OECD Examines French Company’s Security Product Exports to Bahrain

20 November 2015 – Allegations that French company Etienne Lacroix had violated human rights provisions of the Organization for Economic Cooperation and Development (OECD) Guidelines for Multinational Organizations merit further investigation, the National Contact Point (NCP) of the OECD in Paris, France announced today. The NCP offered services to Etienne Lacroix and the complainant, Americans for Democracy & Human Rights in Bahrain (ADHRB), in an attempt to mediate the allegations. ADHRB welcomes the NCP’s decision for its decision, and looks forward to fully engaging in the mediation process.

In June, ADHRB submitted a complaint to the French NCP concerning possible violations of the OECD Guidelines committed by Etienne Lecroix. Etienne Lacroix is a French conglomerate that sells riot control weapons and gear to countries in the Persian Gulf. The complaint alleges that Etienne Lacroix, in exporting such weapons to Gulf countries, has directly contributed to human rights violations in the country. The complaint also alleged that Etienne Lacroix did not conduct appropriate due diligence on potential human rights impacts before making the decision to export its weapons through its subsidiary.

In deciding to further examine the issue, the NCP stopped short of stating that Etienne Lacroix had violated the guidelines, but stated that the allegations were “accurate, well-documented and detailed,” and concluded that the questions “deserved thorough analysis.” Both parties accepted the NCP’s offer to mediate the dispute.

“ADHRB is eager to engage Etienne Lacroix on the issue of its weapons exports to the Gulf,” said James Suzano, Acting Director of Advocacy and Legal Affairs at ADHRB. “We hope to come to a conclusion that better protects people of the Gulf from the abusive use of security weapons.”

Gulf countries have a history of abusing riot control weapons to suppress peaceful dissent. In February 2011, simmering political tensions in Bahrain erupted into a peaceful demonstration movement in which one third of Bahrain’s entire native population demanded increased respect for human rights substantial democratic reforms. Authorities responded with lethal force, resulting in 20 deaths, including five from torture in detention. They arrested thousands who participated in, or were suspected of supporting, the demonstrations, and held most detainees in incommunicado detention for weeks, in some cases months.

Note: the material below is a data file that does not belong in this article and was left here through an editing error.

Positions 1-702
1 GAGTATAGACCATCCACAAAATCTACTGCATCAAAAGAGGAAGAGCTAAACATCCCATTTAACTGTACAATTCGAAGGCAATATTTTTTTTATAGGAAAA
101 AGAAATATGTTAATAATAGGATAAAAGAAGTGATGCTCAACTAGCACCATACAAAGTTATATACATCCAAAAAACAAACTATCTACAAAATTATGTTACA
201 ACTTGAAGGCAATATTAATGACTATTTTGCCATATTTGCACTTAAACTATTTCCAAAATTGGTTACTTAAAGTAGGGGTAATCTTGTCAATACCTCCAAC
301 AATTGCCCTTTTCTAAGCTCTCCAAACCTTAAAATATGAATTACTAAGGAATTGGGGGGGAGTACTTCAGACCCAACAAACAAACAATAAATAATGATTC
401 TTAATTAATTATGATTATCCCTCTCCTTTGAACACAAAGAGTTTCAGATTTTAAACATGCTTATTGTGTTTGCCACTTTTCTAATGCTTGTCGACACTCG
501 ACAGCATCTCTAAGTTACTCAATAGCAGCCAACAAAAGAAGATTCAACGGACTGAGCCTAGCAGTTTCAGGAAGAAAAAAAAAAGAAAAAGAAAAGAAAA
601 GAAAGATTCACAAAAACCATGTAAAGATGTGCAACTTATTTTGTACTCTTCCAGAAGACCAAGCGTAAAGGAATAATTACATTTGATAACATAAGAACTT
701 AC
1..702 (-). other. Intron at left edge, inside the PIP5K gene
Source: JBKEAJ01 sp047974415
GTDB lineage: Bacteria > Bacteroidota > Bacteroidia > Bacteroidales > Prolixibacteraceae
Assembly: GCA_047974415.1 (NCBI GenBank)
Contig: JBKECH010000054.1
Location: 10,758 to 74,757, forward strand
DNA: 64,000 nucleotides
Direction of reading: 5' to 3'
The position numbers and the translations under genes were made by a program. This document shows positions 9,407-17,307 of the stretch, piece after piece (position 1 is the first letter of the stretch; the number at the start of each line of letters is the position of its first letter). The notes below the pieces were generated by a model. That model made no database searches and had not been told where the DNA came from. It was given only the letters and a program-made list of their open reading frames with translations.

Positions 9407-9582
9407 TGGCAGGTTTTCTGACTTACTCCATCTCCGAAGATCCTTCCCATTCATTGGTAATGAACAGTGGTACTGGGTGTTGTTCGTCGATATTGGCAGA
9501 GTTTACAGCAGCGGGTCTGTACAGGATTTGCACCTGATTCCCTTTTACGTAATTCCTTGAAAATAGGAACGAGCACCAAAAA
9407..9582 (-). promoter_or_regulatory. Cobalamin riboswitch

Both during the 2011 assault on the protest movement and in the five years since, Bahraini authorities have routinely abused riot control weapons, including tear gas and shotguns, to commit human rights violations. Bahraini security forces have extra-judicially killed at least 97 persons and injured thousands of others since suppressing the peaceful protest movement that has swept the country since 2011.

International pressure has in the past had a significant effect on Gulf countries’ ability to obtain access to riot control weapons. In 2014, ADHRB participated in a “Stop the Shipment” campaign after discovering that a South Korean tear gas manufacturer planned to ship 1.7 million tear gas canisters to Bahrain. As a result of the campaign, the South Korean government indefinitely suspended shipments to Bahrain in the face of mounting evidence of systemic abuses, which it found to have resulted in civilian casualties. Earlier this year, the European Parliament also called for an end to European tear gas exports to the country.

“Gulf security agents have used tear gas to injure, maim, and kill civilian protesters for years,” said Husain Abdulla, Executive Director of ADHRB. “As Gulf countries continue to abuse riot control weapons to harm its people, it falls on the manufacturers to deny these countries access to their weapons.”